How can the white space character be escaped in printf for the purpose of this script that currently runs in a Cygwin client? The line containing the whitespace (which by itself works from the command line as echo $SPC) is

SPC=$(printf \\$(printf '%03o' 32))

In case you might wonder why, in this code I am trying to simulate an associative array such that it is not dependent on Bash 4+...would like this to be a generic example that theoretically can be run in virtually any bash environment.

Here is the entire script:


SPC=$(printf \\$(printf '%03o' 32))

OUTLOOKS=( "Cancel^Do$SPCnot$SPCtry$SPCto$SPCsend$SPCmessage$SPCvia$SPCOutlook"
           "Outlook$SPC2010^C:\Program$SPCFiles\Microsoft$SPCOffice\Office14" )

printOutlooksArraySelectionList() {
    printf "\t\t\E[37;1;44m%-0s %s %s %s\033[0m" $LIST_TITLE
    DEFAULT_VALUE="Outlook 2010"
    for i in "${OUTLOOKS[@]}"; do
        if [ "$key" == "$DEFAULT_KEY" ]; then
            printf "\t\E[37;44m%-3s %-13s\033[0m \E[1;34;40m%-41s\033[0m\n" \
                   $index $key $value
    ((LAST_INDEX = index - 1))


Would like the output to look like the following:


    0   Cancel        Do not try to send message via Outlook

    1   URL           Just the mailto URL

    2   Outlook 2003  C:\Program Files\Microsoft Office\Office12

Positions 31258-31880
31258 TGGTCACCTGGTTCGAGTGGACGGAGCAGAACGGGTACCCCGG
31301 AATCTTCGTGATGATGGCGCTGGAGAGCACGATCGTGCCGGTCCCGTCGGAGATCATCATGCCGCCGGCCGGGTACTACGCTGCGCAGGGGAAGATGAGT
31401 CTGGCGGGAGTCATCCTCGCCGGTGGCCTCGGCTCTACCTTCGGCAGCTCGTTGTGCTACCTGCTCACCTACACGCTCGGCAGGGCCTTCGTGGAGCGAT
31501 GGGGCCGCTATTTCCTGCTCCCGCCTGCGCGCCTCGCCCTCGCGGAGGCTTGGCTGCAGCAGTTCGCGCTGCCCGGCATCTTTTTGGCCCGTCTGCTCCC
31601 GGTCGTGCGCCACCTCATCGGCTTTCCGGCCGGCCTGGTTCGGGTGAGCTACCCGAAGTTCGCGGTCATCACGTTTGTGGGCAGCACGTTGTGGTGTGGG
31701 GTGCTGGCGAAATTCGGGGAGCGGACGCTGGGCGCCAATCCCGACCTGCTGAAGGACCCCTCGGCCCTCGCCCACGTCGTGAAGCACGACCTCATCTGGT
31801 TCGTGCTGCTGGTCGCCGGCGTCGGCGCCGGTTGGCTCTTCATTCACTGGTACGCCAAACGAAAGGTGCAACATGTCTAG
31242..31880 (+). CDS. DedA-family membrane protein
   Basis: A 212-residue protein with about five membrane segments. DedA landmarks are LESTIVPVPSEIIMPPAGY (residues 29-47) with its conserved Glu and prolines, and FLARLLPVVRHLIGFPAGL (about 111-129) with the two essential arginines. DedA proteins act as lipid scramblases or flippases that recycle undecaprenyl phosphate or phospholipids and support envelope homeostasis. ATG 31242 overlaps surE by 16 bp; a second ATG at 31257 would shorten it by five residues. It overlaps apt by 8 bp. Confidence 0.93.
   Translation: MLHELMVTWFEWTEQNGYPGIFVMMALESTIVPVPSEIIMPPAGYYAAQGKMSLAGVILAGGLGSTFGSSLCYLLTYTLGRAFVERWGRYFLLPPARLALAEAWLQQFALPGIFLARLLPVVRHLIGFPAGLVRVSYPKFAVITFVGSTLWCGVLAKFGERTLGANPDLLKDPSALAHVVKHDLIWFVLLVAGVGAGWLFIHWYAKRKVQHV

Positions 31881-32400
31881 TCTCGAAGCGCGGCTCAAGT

3   Outlook 2007  C:\Program Files\Microsoft Office\Office12

    4   Outlook 2010  C:\Program Files\Microsoft Office\Office14

To work-around, I ended up not using printf, but instead:

echo -e "\t\E[37;44m${index}\t${key}\033[0m\t\t\E[1;34;40m${value}\033[0m"

adequate for my purposes with this script.

  • Since you've already used quotes around the strings, using $SPC in them is not necessary and gives you no benefit. You don't need any definition of space there.

  • As Gilles pointed out, strings like "URL^Just$SPCthe$SPCmailto$SPCURL" contain non-existing variables. A variable ends either at a character that cannot be used in any variable name, or when it is (properly) delimiterred with {} as in ${key}.

  • Thank you, rozcietrzewiacz; your suggestion to put the SPC variable into ${SPC} solved the problem. – mikequentel Nov 18 '11 at 12:46
  • Thanks for accepting, but you really should just get rid of the $SPC variable instead. It is useless - just put spaces in there. – rozcietrzewiacz Nov 18 '11 at 13:03
  • When I just put spaces in the text, the script does not behave as expected in Cygwin. The script works without the SPC variable (as you suggest getting rid of $SPC) in a true Linux environment like Ubuntu 11.04 (just tested it in that environment). However, have not gotten it to work in Cygwin on Windows XP. – mikequentel Nov 18 '11 at 15:46